American Mink

This week for Flora and Fauna Friday we’re talking about: the American Mink (Neovison vison).

Minks are members of the Weasel family, Mustelidae. We have three species of Mustelid in our area: the Long-tailed Weasel, the North American River Otter, and the American Mink. (We’ll likely touch on Otters another time.) The American Mink is found throughout the United States and Canada, excepting the Southwestern US. There are currently 15 recognized subspecies. Here in coastal SC, our one subspecies is the Atlantic Salt Marsh Mink (Neovison vison lutensis).

Our Mustelids are characterized by their long, slender bodies, short legs, and agile movements. Mink have a thick, fluffy, chocolate-brown coat, white chin, small ears, and thick tail. They can get up to two and a half feet in length, with the tail making up about a quarter of that. You’re most likely to see them at dawn or dusk, hunting on the edges of ponds and marshes. On land they move with a playful bounding and they are quite agile underwater. Mink are solitary animals and only interact during their breeding season. They live in burrows on river banks or berms.

Like most Weasels, Mink are fearless predators. They will attack anything that strikes their fancy including: fish, crustaceans, sea birds, rats, ducks, squirrels, chickens, frogs, and even snakes. The one in my photos below caught a Shellcracker, or Redear Sunfish, from a freshwater pond and was taking it back into the saltmarsh to eat. They will hunt in a variety of habitats including: burrows, fields, ditches, marshes, forests, rivers, ponds, and they’ll even climb trees. Don’t let their cute appearance fool you, Mink are ruthless. Weasels don’t use ambush tactics like other mammal predators, they charge their prey head on. Mink with their soft fur, large feet, short legs, and slender body have a stealthy approach. Their feet and fur dampen the noise they make on brush during their approach, masking their size. Their short legs and slender body keep them low to the ground and out of sight while allowing them to squeeze through rocks, roots, and into tunnels while in pursuit. Counterintuitively, the constant subtle noises they make when approaching fools their prey’s instincts into thinking the Mink is not a threat until it’s too late to react. This is because most predators are much heavier than a Mink and make as little noise as possible when stalking prey until using a sudden burst of speed to close the gap. Upon capturing prey, Mink grab their prey by the back of its neck while holding onto its back with their feet. They control the struggle with their serpentine bodies while they try to sever the animal’s spinal cord. Mink often kill more prey than they can ever hope to eat and will store the leftovers for later. This can give them a terrible reputation with anyone who maintains a chicken coop, as they can kill an entire flock overnight and not eat a single bird.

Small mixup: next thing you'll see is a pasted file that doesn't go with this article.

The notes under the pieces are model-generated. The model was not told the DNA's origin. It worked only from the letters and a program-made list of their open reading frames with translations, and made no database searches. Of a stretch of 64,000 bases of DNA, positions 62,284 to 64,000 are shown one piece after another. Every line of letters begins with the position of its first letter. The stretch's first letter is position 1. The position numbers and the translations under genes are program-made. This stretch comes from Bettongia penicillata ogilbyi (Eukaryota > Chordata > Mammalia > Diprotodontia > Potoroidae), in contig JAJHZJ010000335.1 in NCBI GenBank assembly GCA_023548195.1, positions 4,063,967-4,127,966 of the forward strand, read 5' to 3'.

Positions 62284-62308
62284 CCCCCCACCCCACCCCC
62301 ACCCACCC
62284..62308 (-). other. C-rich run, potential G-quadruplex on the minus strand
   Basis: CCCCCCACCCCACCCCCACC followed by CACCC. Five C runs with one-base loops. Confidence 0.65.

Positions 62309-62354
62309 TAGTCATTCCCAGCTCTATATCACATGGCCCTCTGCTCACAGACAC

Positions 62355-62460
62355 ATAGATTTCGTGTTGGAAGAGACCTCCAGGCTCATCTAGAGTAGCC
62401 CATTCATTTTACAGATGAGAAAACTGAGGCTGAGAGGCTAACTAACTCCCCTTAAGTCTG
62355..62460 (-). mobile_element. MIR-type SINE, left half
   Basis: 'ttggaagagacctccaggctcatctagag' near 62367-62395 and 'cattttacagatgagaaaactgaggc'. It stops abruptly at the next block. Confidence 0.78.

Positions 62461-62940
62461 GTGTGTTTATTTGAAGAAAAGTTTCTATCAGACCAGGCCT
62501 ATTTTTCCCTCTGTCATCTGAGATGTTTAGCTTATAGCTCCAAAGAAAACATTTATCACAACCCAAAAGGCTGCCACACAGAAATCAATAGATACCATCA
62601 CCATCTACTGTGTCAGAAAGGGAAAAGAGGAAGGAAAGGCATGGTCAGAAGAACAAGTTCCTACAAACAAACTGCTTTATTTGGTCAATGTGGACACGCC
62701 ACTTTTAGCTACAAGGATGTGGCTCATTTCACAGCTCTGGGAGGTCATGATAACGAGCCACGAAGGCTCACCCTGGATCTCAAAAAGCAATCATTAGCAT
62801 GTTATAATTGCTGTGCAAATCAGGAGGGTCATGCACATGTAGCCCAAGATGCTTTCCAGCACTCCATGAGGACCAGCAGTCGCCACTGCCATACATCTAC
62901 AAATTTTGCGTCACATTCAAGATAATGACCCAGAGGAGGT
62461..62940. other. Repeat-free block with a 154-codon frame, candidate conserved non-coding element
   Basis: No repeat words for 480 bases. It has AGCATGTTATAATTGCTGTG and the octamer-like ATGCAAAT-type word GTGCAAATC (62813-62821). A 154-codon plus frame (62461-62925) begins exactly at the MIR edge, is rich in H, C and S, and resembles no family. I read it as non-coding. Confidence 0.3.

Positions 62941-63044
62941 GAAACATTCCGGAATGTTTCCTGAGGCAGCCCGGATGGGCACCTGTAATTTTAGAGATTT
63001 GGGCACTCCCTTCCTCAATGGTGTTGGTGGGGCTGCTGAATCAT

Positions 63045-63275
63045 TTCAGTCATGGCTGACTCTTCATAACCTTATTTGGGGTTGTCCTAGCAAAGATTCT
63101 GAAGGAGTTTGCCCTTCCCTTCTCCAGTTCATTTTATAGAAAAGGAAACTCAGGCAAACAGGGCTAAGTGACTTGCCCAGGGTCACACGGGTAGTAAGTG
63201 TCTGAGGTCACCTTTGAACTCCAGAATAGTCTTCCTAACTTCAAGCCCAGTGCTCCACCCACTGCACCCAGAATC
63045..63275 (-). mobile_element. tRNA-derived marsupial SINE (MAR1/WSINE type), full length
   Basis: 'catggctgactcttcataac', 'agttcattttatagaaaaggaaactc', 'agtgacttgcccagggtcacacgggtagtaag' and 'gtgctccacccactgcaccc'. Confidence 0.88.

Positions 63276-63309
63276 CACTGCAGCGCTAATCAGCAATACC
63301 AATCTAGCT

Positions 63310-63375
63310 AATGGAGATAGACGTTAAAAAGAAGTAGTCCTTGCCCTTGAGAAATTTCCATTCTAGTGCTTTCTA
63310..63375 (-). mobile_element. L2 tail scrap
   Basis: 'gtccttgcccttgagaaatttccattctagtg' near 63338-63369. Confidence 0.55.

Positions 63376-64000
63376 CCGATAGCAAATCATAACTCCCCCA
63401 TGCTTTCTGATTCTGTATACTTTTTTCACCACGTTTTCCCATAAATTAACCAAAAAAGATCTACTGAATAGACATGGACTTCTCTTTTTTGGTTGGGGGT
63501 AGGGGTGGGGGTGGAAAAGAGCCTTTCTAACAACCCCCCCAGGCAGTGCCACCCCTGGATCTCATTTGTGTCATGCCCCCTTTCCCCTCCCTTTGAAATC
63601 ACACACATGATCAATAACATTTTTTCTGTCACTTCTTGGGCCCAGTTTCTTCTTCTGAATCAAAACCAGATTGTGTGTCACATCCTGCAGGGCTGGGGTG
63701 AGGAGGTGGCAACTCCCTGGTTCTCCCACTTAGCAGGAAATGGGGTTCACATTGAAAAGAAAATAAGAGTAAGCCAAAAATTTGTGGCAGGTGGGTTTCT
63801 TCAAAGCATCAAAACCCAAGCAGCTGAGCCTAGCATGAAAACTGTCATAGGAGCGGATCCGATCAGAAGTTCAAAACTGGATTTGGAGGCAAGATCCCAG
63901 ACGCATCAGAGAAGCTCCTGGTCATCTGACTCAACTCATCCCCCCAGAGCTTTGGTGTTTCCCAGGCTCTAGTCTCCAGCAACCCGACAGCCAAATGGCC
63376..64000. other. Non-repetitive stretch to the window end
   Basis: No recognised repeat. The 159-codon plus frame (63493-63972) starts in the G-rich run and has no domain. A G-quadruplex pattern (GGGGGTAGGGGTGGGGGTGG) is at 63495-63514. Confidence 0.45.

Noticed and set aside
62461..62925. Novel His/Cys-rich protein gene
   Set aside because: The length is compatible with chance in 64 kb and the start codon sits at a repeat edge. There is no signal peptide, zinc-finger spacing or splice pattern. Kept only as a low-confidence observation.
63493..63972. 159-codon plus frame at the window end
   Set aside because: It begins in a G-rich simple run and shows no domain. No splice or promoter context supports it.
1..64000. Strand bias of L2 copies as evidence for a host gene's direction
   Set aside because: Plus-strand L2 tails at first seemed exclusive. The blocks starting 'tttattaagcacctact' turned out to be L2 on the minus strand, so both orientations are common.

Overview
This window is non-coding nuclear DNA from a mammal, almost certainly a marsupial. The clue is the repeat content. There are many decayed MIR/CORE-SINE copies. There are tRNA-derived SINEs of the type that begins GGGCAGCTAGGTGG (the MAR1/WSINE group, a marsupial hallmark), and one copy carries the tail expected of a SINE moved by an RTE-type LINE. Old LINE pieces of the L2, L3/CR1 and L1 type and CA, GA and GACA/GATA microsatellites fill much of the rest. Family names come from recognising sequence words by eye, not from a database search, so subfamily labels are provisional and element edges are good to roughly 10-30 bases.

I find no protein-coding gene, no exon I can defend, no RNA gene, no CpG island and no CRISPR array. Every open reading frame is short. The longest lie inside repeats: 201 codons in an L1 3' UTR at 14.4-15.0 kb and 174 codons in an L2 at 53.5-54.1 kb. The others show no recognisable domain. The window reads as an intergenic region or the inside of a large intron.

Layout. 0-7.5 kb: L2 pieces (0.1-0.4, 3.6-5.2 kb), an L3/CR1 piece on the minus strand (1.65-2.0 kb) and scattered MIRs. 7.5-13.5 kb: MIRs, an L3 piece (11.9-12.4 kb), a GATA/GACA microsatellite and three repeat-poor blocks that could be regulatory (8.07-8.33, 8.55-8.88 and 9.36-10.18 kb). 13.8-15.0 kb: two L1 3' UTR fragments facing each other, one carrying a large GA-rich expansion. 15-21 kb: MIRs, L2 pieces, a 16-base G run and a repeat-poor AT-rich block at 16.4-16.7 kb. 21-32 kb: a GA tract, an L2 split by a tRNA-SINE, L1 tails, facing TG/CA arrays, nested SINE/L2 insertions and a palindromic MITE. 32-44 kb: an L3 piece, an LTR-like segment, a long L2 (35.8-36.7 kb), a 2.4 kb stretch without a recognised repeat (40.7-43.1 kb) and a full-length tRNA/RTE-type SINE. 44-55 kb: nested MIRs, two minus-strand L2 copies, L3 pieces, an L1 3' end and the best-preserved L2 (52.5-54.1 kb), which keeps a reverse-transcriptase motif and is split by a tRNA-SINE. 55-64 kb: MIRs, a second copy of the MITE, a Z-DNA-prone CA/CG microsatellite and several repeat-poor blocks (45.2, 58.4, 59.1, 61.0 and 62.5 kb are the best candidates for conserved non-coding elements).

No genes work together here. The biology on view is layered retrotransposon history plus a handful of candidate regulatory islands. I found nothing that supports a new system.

Mink have also been semi-domesticated. These domestic breeds are used in fur farming or as a hunting companion. In some regions, Mink are commonly used as ratters instead of cats or terriers and are trained to hunt Muskrats. The domestic breeds not only retain their ruthless hunting instincts but are even more fearless than their wild cousins.

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